The world of commercial finance can feel complicated, particularly for those who are new to the business game. One common point of confusion is what’s called a ‘merchant account’ – an account that is a separate entity from your other business accounts, but that plays a critical role in getting money from a customer to you.
Here we’ll be taking a closer look at merchant accounts: what they are, how they work, how to get one, and indeed whether you need one at all.
What is a merchant account, and how do merchant accounts work? Read on to find out.
What is a merchant account?
As far as a merchant account definition goes, it can be thought of as more or less a middleman between a customer’s credit card and a business’s bank account.
Many people assume that as soon as a transaction is marked as ‘approved’ on the card machine, money is moved directly from the customer’s account straight into the business’s account. But that’s not the case.
The money is instead moved to a merchant account, where it sits for a settlement period of 1-7 days before being moved to the business’s bank account. While the business owns the merchant account, it doesn’t work the same as a normal bank account. The business isn’t given direct access to it, nor can they draw money from it. It is simply there to hold funds while the necessary banking processes are followed and regulatory boxes are ticked before the money is eventually released to the business.
How do merchant accounts work?
Signing up for a merchant account is part of the standard process for getting set up with a card machine. Once you’re set-up, the process for taking payment from the customer is as follows:
The card is tapped: A customer wants to buy one of your products. If they’re in-store or at your stall, they tap their card on your machine in order to make the purchase. If they’re buying from your website or over the phone, they offer up their card details.
The transaction is approved: The card details go on a seemingly long (but in reality almost instant) journey, from card reader to payment gateway, to payment processor, to card network, to bank. If the account attached to the card has sufficient funds, a signal is sent right back to the card reader that the transaction is authorised, often indicated by a green tick on the screen, or a message saying ‘Approved’.
The funds are held: This is where the merchant account enters the fray. After the transaction is approved, the funds are instantly deposited into a merchant account by the customer’s bank. This is where they’ll wait during the ‘settlement period’, which can be as little as 24 hours or as long as a week.
The funds are released: After the settlement period expires, the funds are transferred over to the business’s nominated bank account, where they can be spent, transferred or otherwise used.
Why the need for a settlement period in the first place? There are two main reasons:
It gives financial institutions the time to do all the necessary checks and balances that their internal processes and banking regulations require.
It offers insurance against disputes, accidents, fraud and other adverse events, as funds are far more difficult to recoup after they are sent to a business account where they can be moved on or spent.
Do I need a merchant account to accept credit card payments?
Don’t want to fuss with opening yet another bank account? Do you feel like your business finances are already taking up too much of your time? Good news: there are a wealth of Payment Service Providers (PSPs) that can take care of all this for you!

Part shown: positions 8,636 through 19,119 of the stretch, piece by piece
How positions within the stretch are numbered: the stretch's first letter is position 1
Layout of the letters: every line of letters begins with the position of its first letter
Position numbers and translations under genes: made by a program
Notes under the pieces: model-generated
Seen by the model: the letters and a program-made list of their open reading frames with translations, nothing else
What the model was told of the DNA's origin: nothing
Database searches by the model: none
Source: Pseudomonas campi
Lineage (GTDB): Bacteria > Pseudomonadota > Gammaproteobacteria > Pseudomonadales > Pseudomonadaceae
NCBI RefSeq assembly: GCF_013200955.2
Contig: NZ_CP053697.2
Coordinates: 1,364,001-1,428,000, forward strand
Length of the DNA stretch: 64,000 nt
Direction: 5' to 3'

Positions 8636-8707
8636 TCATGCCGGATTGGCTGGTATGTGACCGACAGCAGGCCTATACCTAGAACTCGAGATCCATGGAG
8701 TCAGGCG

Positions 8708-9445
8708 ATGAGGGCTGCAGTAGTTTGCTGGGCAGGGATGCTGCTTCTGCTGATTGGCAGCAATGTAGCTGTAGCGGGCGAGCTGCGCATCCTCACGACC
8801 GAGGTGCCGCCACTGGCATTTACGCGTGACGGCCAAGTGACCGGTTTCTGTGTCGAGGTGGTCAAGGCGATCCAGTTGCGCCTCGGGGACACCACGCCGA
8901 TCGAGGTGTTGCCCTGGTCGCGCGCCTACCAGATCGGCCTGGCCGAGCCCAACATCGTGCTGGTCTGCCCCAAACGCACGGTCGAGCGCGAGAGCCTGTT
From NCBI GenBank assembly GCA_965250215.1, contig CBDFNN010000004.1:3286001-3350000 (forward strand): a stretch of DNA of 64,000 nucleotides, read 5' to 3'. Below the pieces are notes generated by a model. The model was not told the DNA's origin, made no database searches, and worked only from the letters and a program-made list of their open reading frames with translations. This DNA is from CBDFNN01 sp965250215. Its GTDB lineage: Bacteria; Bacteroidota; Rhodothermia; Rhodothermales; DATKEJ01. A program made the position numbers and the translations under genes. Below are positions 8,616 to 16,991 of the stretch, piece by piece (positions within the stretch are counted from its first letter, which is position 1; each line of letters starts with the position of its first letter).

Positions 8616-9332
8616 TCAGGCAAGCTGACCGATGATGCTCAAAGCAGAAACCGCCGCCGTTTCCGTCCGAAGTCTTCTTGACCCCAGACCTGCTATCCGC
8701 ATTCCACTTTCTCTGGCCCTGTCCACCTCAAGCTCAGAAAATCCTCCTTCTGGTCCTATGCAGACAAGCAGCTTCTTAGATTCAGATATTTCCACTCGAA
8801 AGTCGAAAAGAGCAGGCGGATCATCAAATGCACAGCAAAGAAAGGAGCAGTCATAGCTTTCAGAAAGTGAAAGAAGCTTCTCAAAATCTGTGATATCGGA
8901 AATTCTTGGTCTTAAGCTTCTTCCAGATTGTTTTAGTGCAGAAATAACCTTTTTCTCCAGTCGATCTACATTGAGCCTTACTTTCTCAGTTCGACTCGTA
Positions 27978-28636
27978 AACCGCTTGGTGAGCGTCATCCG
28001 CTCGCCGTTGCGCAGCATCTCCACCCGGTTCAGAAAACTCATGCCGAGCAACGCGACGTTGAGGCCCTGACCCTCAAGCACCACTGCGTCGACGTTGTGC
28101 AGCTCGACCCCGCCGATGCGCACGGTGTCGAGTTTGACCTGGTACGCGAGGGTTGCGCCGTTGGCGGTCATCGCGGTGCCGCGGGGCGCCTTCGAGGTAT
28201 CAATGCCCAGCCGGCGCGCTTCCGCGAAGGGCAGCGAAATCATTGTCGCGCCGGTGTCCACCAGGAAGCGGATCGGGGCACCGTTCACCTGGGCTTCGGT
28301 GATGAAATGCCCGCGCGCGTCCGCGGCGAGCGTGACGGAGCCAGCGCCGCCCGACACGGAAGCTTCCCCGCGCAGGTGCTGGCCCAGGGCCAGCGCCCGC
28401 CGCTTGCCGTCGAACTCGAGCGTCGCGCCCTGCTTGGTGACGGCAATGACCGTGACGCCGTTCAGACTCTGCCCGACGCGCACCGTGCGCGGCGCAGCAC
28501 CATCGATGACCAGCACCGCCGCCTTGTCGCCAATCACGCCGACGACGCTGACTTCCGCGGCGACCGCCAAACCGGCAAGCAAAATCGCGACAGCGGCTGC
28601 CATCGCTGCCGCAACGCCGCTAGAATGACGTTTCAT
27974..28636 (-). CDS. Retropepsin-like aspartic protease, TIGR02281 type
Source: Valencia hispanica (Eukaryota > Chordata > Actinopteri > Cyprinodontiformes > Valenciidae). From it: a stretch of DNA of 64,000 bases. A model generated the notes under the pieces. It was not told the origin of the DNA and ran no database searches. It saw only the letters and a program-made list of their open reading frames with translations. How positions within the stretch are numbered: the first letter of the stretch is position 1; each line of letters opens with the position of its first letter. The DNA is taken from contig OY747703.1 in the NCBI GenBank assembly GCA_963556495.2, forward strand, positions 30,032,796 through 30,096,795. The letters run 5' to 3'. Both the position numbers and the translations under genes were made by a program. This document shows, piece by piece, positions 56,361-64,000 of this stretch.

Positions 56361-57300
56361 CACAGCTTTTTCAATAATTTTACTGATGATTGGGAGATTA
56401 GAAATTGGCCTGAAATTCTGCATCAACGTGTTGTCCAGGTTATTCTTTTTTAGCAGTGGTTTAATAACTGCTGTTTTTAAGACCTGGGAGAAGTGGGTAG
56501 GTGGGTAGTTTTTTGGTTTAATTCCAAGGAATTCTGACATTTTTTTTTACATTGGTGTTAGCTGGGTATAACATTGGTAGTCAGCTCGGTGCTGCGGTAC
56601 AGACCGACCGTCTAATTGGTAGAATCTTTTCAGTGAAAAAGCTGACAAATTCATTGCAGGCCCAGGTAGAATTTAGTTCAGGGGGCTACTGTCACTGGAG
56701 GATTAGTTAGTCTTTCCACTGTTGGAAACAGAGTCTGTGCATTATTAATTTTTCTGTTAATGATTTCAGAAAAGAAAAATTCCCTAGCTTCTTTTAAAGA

With Square Payments you can take all forms of credit card, debit card and contactless payments, whether in-store using a POS terminal, or online through a payment gateway, without the need to open up a merchant account!
How to get a merchant account
While the business of issuing merchant accounts is a competitive one, the process of applying and eventually getting approved for a merchant account remains rather clunky. Providers will need a long list of information from you, which can include:
Type of business: Are you at higher risk of returns, disputes or credit card fraud?
Business history: How long have you been in business? Have you had any financial trouble in the past? Have you previously held merchant accounts?
Personal credit history: Have you had any personal financial issues as the business owner?
Merchant account fees
If you choose to go down the merchant account route, be aware that there are a wealth of fees that can be charged as part of the process, including:
Setup and application fees
Monthly account fees
International transaction fees
Terminal rental fees
These fees will vary from business to business and provider to provider. Speak to your bank to find out which apply to your situation, and what the specific numbers are.
Alternative to creating your own merchant account
Many business owners simply don’t have the time to go through the rigmarole of opening up a merchant account. They’re looking for an easier way to take credit cards, debit cards and contactless payments – a service that deals with all aspects of the payment process.
Square is that one-stop-shop.
Accept every payment quickly, easily and securely.
Granting you the ability to take card payments in a quick, easy and 100% pain-free way, Square Payments lets you do away with merchant accounts entirely. From a range of physical terminals for in-store use, through fully-functional online payment solutions, to virtual terminals that allow you to take payment over the phone, Square both simplifies and greatly expands the ability of your business to serve the payment needs of your customers.
No paperwork, no credit checks, no merchant accounts, no worries. If you’re ready for a quick and easy way to start accepting and processing payments, Square is ready to deliver it.